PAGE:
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Lessons and warnings from CACI's lost Navy bid protest

In reading the Government Accountability Office’s decision rejecting CACI International’s bid protest, it is obvious that mistakes were made.

But all of the mistakes aren’t CACI’s, even if the fatal error is.

The contract in question is with the Naval Sea Systems Command and is for professional support services for the mission capabilities of the littoral combat ship. CACI has held the contract since 2003, and according to the GAO decision, the recompete is worth over $100 million.

The solicitation said the Navy would compete the work as a task order through the Seaport-e contract. Among the requirements was that the proposals include the resumes of the people filling nine key positions.

And here is where CACI fell short. The company failed to include those resumes in its proposal, and because of that mistake, the Navy found that CACI’s proposal was non-compliant and ineligible for award. The company was eliminated from the competition.

In its protest and subsequent arguments before GAO, CACI admitted the mistake, but said it was an administrative error. CACI said that the agency, however, was being unreasonable by not engaging in discussions with CACI, which would have given it an opportunity to correct its proposal.

By asking for discussions as opposed to a clarification, CACI was admitting that its proposal lacked substantive information, GAO said.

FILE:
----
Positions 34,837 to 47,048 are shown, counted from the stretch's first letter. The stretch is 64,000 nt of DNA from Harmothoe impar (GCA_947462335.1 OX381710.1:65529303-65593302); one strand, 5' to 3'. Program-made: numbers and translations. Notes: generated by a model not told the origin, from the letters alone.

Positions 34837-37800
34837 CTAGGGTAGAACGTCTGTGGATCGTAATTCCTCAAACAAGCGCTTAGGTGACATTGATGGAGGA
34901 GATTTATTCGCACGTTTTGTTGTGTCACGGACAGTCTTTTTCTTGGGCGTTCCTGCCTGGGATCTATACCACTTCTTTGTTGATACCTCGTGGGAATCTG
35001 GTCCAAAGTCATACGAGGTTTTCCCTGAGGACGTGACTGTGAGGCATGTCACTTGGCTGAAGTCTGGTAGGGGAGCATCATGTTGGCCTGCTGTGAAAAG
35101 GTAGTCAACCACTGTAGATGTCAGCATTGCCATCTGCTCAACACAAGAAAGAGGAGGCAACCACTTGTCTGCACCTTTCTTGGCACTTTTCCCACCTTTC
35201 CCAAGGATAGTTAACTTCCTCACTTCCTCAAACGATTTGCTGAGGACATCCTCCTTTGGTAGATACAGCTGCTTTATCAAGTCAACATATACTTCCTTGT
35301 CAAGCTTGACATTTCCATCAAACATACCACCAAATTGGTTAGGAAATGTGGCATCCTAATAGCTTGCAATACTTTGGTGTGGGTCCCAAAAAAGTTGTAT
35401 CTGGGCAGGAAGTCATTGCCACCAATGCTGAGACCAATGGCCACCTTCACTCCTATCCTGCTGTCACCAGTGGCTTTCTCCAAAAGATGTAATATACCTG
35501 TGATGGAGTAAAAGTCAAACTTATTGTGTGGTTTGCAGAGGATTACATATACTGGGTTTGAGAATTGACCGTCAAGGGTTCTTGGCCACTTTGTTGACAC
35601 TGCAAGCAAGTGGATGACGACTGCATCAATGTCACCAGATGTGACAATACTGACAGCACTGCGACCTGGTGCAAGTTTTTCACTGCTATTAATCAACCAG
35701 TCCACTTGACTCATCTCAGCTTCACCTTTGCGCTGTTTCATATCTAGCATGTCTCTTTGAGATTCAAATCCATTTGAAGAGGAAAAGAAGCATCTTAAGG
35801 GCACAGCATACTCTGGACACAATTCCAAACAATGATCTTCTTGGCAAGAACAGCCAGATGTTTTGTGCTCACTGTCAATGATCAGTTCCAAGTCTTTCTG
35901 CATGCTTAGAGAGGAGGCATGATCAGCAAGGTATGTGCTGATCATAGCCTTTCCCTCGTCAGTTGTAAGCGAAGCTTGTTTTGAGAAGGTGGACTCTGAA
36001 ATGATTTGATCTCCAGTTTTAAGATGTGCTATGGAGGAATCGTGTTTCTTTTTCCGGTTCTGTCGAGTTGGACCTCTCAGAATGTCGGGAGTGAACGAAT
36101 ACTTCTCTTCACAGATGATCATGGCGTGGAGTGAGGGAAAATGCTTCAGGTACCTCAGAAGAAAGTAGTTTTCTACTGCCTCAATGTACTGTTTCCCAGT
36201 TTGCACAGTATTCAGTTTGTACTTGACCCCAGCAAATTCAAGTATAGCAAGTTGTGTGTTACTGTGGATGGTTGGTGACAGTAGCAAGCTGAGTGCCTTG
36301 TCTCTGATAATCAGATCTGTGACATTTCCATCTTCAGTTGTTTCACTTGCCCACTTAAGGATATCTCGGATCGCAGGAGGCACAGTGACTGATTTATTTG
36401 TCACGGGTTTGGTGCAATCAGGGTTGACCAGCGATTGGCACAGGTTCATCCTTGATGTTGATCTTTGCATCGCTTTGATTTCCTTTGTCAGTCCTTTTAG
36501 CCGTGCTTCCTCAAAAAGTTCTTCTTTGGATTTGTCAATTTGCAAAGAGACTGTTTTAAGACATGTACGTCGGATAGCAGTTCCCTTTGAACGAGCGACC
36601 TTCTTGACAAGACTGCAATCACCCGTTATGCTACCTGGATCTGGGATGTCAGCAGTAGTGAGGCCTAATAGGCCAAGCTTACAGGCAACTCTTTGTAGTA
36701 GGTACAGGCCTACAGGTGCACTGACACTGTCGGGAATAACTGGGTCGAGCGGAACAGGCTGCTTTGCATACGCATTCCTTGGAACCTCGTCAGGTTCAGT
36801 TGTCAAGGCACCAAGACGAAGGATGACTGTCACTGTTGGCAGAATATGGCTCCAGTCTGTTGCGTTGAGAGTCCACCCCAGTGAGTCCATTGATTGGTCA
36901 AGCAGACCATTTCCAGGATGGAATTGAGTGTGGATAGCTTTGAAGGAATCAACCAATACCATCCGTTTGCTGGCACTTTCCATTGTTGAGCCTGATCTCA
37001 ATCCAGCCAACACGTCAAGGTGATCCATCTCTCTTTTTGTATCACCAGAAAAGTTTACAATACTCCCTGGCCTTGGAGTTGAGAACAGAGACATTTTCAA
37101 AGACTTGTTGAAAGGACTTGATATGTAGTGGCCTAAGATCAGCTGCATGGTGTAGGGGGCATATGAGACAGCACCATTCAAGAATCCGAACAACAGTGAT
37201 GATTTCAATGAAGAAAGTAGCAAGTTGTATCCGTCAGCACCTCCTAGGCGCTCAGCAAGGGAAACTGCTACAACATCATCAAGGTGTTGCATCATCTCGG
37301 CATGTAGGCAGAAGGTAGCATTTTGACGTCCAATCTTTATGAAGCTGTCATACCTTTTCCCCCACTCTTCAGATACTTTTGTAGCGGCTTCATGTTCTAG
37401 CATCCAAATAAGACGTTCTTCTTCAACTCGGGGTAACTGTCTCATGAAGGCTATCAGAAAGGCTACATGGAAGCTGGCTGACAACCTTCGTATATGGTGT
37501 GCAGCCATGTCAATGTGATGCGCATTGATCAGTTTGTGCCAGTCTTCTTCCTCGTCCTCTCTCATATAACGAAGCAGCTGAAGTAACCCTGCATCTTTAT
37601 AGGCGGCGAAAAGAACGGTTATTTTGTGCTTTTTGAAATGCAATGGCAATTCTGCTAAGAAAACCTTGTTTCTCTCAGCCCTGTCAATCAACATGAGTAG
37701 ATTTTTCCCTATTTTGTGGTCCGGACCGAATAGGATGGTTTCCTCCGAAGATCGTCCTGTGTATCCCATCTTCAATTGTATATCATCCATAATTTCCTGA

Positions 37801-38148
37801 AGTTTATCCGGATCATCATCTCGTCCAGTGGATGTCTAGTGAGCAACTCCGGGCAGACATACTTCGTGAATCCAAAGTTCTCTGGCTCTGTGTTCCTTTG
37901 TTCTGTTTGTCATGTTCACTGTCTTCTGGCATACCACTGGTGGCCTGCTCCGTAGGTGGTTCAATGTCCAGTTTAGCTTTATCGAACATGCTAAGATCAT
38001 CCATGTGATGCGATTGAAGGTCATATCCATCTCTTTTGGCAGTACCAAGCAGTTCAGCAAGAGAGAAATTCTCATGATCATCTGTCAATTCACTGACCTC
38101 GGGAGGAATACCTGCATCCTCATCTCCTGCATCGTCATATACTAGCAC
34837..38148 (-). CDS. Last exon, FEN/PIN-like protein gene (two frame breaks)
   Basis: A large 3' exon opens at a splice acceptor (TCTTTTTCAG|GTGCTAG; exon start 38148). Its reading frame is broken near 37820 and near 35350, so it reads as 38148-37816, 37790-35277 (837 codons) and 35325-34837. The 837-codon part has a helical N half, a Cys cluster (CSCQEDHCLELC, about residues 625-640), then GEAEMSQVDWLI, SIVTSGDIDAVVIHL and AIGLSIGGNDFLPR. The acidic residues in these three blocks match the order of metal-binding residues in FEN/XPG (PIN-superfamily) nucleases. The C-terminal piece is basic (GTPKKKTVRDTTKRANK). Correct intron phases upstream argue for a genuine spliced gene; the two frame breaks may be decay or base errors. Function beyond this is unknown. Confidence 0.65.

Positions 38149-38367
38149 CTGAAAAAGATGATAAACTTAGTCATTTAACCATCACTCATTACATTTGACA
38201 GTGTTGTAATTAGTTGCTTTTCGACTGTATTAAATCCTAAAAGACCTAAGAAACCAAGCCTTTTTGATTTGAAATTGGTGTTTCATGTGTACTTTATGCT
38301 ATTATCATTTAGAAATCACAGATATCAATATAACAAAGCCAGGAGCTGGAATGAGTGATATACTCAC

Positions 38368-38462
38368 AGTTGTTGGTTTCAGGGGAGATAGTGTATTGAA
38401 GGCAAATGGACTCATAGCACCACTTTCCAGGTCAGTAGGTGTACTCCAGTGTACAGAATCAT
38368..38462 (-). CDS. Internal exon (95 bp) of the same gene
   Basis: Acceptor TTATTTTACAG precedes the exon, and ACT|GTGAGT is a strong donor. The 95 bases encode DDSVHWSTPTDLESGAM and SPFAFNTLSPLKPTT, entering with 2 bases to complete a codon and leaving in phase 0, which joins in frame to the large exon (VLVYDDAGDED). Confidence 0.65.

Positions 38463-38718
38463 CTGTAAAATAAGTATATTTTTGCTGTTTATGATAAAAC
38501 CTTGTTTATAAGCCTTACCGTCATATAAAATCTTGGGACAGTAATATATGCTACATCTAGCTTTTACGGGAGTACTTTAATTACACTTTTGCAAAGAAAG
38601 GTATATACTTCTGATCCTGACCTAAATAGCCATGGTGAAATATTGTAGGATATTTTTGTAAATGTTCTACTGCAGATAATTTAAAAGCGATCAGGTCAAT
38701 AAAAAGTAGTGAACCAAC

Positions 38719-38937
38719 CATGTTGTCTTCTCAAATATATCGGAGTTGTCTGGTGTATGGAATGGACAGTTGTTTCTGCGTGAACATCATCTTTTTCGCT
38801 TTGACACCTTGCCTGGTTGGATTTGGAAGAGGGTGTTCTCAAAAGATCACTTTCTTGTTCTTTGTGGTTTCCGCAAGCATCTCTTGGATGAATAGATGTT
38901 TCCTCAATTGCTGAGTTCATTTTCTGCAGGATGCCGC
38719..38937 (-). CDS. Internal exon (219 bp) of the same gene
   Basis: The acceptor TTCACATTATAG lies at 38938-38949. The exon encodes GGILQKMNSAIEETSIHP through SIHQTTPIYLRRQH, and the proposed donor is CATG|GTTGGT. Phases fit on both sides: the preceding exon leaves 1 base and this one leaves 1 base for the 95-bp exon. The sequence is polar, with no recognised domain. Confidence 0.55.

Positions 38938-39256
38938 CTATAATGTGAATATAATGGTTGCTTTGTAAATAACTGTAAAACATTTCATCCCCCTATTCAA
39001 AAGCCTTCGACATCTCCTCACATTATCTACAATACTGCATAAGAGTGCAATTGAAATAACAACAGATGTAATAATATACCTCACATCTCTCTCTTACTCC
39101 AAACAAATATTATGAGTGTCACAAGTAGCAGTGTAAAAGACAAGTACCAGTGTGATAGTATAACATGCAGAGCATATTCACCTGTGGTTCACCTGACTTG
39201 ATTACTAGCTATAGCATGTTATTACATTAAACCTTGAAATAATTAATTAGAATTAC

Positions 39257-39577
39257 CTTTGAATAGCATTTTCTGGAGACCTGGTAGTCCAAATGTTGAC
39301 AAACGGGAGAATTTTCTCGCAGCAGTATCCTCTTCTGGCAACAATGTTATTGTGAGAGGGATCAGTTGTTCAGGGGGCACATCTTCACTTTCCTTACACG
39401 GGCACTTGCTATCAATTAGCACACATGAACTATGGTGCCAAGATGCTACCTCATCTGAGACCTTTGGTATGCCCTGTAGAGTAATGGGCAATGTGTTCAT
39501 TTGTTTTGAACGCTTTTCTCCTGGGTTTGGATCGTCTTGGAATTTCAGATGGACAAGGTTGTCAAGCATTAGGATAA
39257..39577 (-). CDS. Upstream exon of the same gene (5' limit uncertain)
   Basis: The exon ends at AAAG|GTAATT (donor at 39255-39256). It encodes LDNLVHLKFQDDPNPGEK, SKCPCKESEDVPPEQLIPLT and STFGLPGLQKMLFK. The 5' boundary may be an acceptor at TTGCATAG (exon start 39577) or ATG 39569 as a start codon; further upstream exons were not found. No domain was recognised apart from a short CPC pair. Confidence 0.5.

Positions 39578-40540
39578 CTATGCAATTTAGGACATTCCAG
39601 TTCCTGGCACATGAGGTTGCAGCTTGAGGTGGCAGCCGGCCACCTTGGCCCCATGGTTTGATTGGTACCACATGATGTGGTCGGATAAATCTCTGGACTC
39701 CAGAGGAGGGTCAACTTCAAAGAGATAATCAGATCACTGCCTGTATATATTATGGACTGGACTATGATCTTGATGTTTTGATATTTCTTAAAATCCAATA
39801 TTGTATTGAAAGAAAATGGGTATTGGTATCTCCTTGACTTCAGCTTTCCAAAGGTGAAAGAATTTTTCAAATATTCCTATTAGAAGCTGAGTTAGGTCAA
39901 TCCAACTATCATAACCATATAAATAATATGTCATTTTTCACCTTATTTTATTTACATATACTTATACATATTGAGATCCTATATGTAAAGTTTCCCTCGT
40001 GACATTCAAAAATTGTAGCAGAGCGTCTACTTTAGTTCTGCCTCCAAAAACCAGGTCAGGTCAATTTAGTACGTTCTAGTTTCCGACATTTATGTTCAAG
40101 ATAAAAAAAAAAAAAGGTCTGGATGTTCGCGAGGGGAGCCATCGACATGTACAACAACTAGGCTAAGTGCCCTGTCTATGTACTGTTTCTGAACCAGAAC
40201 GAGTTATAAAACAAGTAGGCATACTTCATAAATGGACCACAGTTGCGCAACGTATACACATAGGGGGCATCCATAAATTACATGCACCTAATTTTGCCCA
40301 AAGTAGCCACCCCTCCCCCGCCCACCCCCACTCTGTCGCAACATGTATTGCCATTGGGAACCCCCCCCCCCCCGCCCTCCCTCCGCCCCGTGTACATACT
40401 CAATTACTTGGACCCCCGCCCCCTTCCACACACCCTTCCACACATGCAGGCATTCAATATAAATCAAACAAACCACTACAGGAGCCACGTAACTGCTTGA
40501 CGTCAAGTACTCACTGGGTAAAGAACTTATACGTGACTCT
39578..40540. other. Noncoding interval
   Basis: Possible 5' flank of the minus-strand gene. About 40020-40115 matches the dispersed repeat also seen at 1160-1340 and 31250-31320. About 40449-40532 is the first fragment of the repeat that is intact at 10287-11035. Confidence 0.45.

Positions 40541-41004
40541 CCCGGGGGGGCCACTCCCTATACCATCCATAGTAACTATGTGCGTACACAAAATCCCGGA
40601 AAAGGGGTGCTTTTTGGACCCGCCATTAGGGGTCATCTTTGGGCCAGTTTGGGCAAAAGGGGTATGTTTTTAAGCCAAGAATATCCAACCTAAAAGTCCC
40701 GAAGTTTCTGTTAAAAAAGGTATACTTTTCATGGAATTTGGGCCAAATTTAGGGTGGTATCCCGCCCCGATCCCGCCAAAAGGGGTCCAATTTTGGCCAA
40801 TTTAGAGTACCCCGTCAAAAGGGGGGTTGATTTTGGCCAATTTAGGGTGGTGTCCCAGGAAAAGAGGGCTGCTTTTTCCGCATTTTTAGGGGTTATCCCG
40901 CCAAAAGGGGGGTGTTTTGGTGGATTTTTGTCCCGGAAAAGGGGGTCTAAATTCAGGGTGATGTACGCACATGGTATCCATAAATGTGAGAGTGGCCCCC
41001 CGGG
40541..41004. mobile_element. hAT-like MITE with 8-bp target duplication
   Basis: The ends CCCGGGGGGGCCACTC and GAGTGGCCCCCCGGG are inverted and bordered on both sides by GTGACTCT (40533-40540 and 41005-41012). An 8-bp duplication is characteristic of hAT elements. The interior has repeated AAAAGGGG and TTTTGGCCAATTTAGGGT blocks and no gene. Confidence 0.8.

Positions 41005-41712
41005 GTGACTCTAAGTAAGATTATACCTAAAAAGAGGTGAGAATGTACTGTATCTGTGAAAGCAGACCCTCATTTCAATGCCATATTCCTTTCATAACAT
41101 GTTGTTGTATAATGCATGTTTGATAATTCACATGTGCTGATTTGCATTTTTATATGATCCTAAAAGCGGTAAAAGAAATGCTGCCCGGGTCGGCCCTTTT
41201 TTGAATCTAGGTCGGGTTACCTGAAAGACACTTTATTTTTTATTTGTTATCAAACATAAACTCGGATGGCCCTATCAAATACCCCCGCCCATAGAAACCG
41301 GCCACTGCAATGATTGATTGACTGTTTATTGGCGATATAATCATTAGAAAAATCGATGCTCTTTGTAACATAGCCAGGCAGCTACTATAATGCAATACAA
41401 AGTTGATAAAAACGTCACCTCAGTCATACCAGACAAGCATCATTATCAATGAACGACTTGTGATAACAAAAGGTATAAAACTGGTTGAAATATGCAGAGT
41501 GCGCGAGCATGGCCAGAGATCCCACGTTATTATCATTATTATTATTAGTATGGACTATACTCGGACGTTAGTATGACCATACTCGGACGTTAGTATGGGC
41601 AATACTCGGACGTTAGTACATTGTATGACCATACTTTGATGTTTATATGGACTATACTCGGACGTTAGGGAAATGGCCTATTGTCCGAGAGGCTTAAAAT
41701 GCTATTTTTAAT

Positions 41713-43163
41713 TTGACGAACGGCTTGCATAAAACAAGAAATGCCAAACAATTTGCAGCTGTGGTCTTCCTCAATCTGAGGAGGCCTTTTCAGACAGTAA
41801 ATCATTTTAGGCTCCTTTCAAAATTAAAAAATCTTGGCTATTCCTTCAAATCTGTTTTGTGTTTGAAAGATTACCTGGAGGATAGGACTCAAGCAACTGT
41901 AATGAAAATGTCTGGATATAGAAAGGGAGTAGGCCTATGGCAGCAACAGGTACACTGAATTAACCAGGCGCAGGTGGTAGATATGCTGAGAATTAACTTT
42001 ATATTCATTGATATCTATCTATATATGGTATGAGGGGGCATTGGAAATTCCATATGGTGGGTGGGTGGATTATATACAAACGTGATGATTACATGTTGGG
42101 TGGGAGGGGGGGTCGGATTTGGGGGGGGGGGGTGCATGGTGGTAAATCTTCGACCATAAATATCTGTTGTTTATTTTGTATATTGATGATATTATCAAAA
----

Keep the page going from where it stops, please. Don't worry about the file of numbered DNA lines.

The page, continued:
OK, so it’s clear that CACI made a grave error, but from this point forward, I find GAO’s decision troubling because it points to some basic problems with acquisition regulations.

First, the Navy states in its solicitation that it wasn’t going to enter into discussions (this worked against CACI’s argument). But I was a little dumbfounded; why no discussions? This is a contract that will be worth at least $100 million. This isn’t a $1 million buy of hardware. These are professional services.

Granted, the agency would always have the right to enter into discussions, but its default – and this is perfectly fine in the acquisition regulations – is not to enter into discussions.

CACI apparently argued that the Defense Federal Acquisition Regulation Supplement, the DFARS, says that for contracts worth more than $100 million, contracting officers should conduct discussions.

Unfortunately for CACI, Seaport-e is governed by FAR part 16, not DFARS, and there is no requirement for discussions.

Another thing that I find troubling is that agencies aren’t required to document why they do or do not enter into discussions with bidders. Should there be some sort of thought process or reasoning behind that position?

CACI final argument -- that it is in the government’s best interest to enter into discussions -- also fell flat. GAO said that it might be in CACI’s best interest, but there is no documentation that the discussions are in the government’s best interest.

Yes, it is in CACI’s best interest, but I have to respectfully disagree with GAO. To me, the default should be discussions, particularly with large procurements such as this one.

For the default to be no discussion seems counterintuitive. If the goal is to make the best decisions, wouldn’t you want more discussions, not less?

Unless, CACI goes to the U.S. Court of Federal Claims, it has lost this contract. The Navy can move forward with awarding it to another bidder.

CACI declined to comment on GAO’s decision.

Posted by Nick Wakeman on Jun 23, 2015 at 7:56 AM


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